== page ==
Before you start adding in the effects, it’s key to have the necessary software. Without it you’ll find yourself real stuck, real fast. Obviously any filmmaker is on a tight budget, but the at home filmmakers and the indie producers are on an especially tight budget (for many its a $0 budget). So I’ll going to present to you the best software for the job, as well as highlight those programs that are free to download which can produce the same effects you desire.
GIMP – It’s kind of like photoshop (not as intuitive) but for free it’s a great alternative.
Blender – This is a great program for any 3D modeling needs, and there are many uses you could find for this in all of your film projects. It has almost the same features as Maya does, but it’s totally free, with tons of free video tutorials on their site to get you started.
Jahshaka (Formerly CineFX) – Imagine After Effects and Premiere Pro all rolled into one (but for free) and you’ve got CineFX. It’s a nifty little program that can do all you would really want AE to do, allowing you to add excellent motion graphics and effects to your project without breaking the bank. Be prepared to spend some serious time with it though. While it can do what AE and Premiere does, it’s not nearly as user-friendly and has a pretty sharp learning curve. This isn’t a pick-up and go system.
Lightsaber Maker – pretty much exactly what it says. It’s an entire program devoted to putting a Lightsaber into your video footage. It’s simple, fairly easy to use and entirely free to download. Does it give you the very best look? No. But for lack of anything else, it’s suitable.
So you want the best that’s out there but am worried about the price. If you have a one-time project I would suggest going straight to Adobe’s website and downloading the free 30-day trials. This way you get pretty much the full professional experience without hurting your checkbook. While not everyone is keen on their new “renting” model, where you can pay per month for the programs you need, they can be very handy as well. If you’re only going to use the program for a limited time, paying month-to-month for it is a more cost-effective option.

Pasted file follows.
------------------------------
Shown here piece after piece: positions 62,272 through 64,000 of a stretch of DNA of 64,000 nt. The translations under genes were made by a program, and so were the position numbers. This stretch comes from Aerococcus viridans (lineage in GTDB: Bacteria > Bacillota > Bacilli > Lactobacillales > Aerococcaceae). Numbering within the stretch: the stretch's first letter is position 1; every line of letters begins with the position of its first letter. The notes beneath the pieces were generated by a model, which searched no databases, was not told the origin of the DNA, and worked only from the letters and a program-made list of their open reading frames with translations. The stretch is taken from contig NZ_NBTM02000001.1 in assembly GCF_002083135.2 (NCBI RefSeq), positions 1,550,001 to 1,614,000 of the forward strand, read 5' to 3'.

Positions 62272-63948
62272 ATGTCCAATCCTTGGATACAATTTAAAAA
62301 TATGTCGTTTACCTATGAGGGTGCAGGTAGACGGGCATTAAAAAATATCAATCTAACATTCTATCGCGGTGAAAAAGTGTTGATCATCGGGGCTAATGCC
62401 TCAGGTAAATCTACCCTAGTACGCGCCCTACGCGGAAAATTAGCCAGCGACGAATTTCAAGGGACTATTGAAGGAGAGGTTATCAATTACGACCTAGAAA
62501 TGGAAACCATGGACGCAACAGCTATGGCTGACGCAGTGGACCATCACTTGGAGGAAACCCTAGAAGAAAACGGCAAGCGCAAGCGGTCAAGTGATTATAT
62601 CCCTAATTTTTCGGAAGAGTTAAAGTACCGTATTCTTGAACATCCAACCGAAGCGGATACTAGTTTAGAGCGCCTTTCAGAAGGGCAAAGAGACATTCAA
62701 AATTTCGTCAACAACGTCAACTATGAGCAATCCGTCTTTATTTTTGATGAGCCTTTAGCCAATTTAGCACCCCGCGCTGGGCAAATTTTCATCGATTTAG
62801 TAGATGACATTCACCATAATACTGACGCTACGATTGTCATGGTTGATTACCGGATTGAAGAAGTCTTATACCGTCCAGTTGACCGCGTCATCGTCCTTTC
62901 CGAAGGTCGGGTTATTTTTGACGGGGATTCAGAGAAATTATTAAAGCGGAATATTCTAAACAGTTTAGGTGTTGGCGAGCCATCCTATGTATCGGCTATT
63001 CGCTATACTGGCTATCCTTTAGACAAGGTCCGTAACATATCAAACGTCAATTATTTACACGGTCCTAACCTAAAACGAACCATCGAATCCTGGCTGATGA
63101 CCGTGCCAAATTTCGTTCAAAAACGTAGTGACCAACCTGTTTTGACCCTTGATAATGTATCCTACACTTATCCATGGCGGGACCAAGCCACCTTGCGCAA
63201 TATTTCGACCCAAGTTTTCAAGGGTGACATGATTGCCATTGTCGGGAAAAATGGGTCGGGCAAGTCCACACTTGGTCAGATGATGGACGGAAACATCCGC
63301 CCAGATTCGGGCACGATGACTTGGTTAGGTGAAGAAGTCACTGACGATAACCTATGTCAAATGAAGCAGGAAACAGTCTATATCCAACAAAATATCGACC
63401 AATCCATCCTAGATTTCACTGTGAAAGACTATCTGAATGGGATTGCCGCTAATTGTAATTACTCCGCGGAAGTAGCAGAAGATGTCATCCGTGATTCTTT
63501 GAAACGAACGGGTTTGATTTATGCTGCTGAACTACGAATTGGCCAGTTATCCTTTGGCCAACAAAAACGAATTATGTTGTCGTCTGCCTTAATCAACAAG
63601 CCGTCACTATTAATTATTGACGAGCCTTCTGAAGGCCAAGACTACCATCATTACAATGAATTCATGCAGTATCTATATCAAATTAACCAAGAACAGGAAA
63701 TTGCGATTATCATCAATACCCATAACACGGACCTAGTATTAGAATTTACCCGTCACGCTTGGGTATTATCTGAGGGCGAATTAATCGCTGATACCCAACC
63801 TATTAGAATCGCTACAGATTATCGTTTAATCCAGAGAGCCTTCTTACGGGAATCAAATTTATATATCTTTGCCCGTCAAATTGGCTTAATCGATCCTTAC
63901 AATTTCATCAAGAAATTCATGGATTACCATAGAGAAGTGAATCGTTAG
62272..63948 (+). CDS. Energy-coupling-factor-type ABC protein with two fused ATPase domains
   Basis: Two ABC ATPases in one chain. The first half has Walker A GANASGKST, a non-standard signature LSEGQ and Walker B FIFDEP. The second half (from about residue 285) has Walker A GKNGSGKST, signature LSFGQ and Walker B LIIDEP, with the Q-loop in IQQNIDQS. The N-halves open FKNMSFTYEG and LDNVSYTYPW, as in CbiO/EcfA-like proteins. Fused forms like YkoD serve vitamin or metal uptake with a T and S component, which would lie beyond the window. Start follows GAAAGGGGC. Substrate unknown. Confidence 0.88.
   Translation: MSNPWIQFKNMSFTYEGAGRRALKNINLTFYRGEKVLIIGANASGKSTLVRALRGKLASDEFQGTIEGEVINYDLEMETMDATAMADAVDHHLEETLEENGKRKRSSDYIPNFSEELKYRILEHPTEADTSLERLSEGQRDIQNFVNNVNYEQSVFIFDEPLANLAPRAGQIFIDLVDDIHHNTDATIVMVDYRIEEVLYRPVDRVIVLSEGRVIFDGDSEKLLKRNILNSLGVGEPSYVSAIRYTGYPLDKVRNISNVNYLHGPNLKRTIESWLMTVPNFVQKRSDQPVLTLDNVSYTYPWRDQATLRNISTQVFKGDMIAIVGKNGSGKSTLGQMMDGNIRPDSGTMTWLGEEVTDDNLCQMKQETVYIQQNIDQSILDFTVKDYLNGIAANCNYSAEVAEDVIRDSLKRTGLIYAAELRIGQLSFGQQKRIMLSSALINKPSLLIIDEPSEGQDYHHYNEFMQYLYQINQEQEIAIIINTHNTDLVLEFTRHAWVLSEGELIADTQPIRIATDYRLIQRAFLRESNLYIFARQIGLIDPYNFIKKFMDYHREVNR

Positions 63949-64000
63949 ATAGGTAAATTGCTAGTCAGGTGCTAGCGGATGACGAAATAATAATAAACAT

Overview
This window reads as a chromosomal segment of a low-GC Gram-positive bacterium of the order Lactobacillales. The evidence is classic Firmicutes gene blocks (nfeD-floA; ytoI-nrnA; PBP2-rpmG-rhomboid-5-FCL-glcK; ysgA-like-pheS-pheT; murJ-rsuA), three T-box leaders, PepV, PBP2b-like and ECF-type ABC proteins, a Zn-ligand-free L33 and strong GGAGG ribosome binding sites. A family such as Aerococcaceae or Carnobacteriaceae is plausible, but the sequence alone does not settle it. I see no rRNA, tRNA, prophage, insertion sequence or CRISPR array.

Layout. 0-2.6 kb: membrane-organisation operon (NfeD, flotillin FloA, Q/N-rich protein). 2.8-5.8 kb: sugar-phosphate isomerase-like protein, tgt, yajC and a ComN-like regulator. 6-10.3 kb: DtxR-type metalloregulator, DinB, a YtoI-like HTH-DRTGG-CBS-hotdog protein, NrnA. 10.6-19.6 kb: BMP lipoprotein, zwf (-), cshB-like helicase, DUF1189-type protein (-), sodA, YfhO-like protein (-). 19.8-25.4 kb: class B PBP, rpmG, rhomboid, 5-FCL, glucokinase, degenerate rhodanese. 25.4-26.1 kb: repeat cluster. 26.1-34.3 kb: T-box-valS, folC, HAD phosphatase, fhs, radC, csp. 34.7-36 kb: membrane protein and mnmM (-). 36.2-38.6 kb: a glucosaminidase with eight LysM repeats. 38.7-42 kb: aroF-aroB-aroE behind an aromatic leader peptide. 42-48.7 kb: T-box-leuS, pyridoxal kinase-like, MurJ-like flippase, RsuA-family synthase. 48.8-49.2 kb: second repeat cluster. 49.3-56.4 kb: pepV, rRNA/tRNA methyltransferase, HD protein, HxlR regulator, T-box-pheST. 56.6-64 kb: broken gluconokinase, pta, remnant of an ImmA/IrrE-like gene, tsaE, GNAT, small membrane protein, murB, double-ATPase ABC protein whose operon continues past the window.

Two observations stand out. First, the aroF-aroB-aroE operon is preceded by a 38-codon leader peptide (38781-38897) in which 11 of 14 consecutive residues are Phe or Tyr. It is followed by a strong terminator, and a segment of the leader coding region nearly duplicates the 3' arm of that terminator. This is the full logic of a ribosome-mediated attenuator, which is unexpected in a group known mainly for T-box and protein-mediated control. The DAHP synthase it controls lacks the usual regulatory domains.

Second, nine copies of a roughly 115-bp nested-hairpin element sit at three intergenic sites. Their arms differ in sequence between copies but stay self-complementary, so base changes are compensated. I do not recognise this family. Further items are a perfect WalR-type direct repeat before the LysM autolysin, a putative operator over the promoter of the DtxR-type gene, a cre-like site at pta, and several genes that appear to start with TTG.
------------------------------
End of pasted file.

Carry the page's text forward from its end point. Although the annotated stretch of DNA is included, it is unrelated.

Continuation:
FX Home – They have a great bundle for getting a wide amount of sci-fi effects (cloaking, flying, green screen compositing) including a Lightsaber making software for a very affordable price ($100-$150 tops). If you want to make a wider range of sci-fi films this might be the all-in-one package you’ve been looking for. The only problem is you’re getting what you pay for. Their programs have great work-arounds for the effects you need, but they rarely look professional. But for a quick fun project, like creating you and your best friend’s epic Lightsaber duel, it’s not bad.
If you want to get real authentic with your fan made video, then you’re going to need some props; most notably a hilt for your Lightsaber. Let’s face it nothing says cheap/amateur like seeing a plain wooden handle in your saber video. Fortunately there are some places to get these.
ParkSabers – This is one of the best places to buy a custom hilt. The work is superb and it has a quick turn around time. The problem is that these tend to get a little pricey. But for some of the best props this is the place to go.